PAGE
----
It has only occurred to me comparatively recently that what I have been trying to do for most of my life has been to clearly detach the concept of art from the concept of the work of art, against the overwhelming might of an artworld that is determined to conflate them.
Very briefly and very roughly: the important word ‘art’ invokes the discovery of actions that we had not previously known ourselves to be capable of performing. It is not the same word as the last word (with the same spelling) occurring in the phrase ‘work of art.’ Works of art may be vastly ingenious and prodigiously skilful without expanding the mind or enlarging the competence either of the artist or of any spectator.
Artists are people who make works of art. They cannot be people who make art because art cannot be made. Art can only be found, either by an artist in the course of making a work of art or by an open-minded contemplator of anything at all, whether ot not it qualifies, quite incidentally, as a work of art.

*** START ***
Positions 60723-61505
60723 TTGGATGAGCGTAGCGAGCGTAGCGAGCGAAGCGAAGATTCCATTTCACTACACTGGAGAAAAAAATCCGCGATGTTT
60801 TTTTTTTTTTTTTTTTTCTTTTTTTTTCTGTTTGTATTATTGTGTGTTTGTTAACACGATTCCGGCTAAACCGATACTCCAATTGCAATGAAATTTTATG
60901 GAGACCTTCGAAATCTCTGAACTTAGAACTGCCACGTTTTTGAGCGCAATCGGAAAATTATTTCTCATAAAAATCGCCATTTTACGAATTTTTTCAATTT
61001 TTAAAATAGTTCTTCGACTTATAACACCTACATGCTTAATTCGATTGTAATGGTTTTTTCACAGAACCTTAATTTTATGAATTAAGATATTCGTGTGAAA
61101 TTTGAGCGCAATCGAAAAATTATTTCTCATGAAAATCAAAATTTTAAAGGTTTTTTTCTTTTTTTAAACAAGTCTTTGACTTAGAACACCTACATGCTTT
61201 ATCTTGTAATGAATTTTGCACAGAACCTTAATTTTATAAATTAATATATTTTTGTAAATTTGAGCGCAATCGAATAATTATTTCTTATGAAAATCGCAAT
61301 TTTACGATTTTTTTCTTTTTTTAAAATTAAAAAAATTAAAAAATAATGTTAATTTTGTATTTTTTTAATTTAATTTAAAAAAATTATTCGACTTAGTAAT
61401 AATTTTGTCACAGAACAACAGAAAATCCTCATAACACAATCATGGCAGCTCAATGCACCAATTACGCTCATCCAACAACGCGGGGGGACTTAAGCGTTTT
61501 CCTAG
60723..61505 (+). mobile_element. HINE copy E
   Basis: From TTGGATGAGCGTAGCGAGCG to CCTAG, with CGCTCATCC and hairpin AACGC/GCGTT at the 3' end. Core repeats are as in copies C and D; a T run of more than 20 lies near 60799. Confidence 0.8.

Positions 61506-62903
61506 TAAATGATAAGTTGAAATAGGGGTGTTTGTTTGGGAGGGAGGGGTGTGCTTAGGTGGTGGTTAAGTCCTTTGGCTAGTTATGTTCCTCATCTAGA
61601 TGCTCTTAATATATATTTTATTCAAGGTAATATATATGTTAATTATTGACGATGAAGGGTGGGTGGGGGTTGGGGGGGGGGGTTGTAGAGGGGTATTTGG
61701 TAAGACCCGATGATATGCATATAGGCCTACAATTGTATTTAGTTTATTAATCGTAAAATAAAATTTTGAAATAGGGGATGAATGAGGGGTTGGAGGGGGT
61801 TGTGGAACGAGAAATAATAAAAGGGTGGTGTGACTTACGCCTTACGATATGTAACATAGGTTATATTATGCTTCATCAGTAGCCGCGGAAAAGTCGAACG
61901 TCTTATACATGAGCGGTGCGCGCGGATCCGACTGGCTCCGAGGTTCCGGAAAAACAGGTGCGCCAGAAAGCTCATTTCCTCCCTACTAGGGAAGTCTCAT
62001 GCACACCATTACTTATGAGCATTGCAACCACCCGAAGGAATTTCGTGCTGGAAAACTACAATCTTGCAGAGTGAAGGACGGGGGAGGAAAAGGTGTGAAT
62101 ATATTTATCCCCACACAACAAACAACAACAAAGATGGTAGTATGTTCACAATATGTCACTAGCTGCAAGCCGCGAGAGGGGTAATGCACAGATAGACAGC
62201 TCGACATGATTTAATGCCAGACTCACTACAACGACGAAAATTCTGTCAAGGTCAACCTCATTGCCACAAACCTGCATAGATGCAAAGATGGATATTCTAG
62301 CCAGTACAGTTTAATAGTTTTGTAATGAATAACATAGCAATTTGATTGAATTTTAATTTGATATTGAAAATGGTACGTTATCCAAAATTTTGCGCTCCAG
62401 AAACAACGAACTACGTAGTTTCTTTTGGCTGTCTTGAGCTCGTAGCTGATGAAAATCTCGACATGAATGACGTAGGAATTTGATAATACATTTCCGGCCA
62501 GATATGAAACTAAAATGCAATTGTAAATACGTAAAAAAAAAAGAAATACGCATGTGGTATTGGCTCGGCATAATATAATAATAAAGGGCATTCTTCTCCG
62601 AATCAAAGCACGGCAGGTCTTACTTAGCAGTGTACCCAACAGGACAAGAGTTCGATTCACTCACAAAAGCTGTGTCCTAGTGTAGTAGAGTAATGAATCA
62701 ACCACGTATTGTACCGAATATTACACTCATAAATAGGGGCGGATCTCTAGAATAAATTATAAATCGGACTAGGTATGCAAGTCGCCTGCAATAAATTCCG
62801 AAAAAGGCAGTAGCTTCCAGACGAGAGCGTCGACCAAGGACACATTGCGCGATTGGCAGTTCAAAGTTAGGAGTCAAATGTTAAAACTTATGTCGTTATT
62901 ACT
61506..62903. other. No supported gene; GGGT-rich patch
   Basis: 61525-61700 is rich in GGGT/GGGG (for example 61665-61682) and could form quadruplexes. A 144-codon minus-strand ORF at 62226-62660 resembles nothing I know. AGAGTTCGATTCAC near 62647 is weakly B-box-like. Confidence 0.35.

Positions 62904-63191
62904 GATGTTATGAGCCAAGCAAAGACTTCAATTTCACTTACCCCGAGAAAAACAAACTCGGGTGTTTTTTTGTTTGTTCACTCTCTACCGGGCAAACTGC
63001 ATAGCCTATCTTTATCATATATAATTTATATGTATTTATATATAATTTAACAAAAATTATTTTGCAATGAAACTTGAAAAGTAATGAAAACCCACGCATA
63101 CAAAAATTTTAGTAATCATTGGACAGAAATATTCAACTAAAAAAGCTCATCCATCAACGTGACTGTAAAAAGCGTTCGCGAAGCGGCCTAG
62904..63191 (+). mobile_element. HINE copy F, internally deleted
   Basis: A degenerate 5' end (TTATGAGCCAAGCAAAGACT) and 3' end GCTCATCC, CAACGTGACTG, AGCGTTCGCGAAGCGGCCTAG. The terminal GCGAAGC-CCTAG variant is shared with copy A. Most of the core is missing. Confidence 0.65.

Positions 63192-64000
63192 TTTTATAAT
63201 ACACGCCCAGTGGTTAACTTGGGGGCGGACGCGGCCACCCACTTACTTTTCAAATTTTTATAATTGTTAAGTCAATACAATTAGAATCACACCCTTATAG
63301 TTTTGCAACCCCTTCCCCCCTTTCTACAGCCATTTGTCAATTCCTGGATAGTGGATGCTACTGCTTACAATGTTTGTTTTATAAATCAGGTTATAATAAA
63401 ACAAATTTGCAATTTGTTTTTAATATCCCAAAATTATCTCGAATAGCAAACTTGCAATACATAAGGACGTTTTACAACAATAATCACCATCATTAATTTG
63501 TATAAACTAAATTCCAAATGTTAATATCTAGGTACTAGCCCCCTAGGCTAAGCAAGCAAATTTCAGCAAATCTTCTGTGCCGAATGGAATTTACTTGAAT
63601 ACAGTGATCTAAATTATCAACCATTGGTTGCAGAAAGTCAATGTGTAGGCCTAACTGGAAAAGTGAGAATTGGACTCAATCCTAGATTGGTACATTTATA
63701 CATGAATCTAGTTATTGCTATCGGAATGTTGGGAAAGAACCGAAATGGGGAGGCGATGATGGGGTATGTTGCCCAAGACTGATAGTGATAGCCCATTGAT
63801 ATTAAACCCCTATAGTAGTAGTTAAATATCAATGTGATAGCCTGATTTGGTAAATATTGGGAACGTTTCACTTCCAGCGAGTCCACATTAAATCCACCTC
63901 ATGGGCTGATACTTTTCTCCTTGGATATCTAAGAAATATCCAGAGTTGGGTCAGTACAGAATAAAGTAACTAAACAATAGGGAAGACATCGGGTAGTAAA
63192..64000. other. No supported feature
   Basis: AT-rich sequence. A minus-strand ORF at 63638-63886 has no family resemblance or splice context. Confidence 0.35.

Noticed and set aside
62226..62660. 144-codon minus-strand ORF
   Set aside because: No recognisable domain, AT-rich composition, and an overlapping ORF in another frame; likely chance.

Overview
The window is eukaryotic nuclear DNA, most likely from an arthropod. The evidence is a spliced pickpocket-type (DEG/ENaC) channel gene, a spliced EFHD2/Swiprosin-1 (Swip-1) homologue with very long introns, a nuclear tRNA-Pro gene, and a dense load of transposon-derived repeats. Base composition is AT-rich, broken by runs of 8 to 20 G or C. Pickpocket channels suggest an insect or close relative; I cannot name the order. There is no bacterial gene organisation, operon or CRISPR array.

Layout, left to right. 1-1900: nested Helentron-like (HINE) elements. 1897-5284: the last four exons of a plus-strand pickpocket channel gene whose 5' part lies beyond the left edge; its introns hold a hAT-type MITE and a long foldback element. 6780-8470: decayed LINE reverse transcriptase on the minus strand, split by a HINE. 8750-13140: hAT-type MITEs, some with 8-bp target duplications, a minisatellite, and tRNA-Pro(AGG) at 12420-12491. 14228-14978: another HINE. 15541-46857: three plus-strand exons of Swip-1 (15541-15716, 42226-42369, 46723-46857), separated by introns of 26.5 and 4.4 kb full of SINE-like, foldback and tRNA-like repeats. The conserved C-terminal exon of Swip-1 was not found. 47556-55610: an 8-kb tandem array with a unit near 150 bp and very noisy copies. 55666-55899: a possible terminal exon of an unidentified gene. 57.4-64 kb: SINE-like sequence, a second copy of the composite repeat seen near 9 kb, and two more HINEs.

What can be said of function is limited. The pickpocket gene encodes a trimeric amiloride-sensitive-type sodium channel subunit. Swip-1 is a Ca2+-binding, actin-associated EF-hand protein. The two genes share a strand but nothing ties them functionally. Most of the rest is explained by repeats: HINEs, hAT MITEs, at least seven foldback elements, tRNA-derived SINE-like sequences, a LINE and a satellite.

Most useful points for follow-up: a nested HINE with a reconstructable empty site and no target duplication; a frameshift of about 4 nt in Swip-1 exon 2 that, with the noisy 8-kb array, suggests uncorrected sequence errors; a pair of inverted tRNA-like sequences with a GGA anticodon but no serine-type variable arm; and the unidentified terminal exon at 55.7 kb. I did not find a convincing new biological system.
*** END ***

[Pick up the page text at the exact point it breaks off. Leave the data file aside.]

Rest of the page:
Forced to choose a motto I would rely with some confidence on Machiavelli (in The Prince , 1513, Ch.6.)
“It ought to be remembered that there is nothing more difficult to take in hand, more perilous to conduct, or more uncertain in its success, than to take the lead in the introduction of a new order of things. Because the innovator has for enemies all those who have done well under the old conditions, and lukewarm defenders in those who may do well under the new. This coolness arises partly from fear of the opponents, who have the laws on their side, and partly from the incredulity of men, who do not readily believe in new things until they have had a long experience of them.”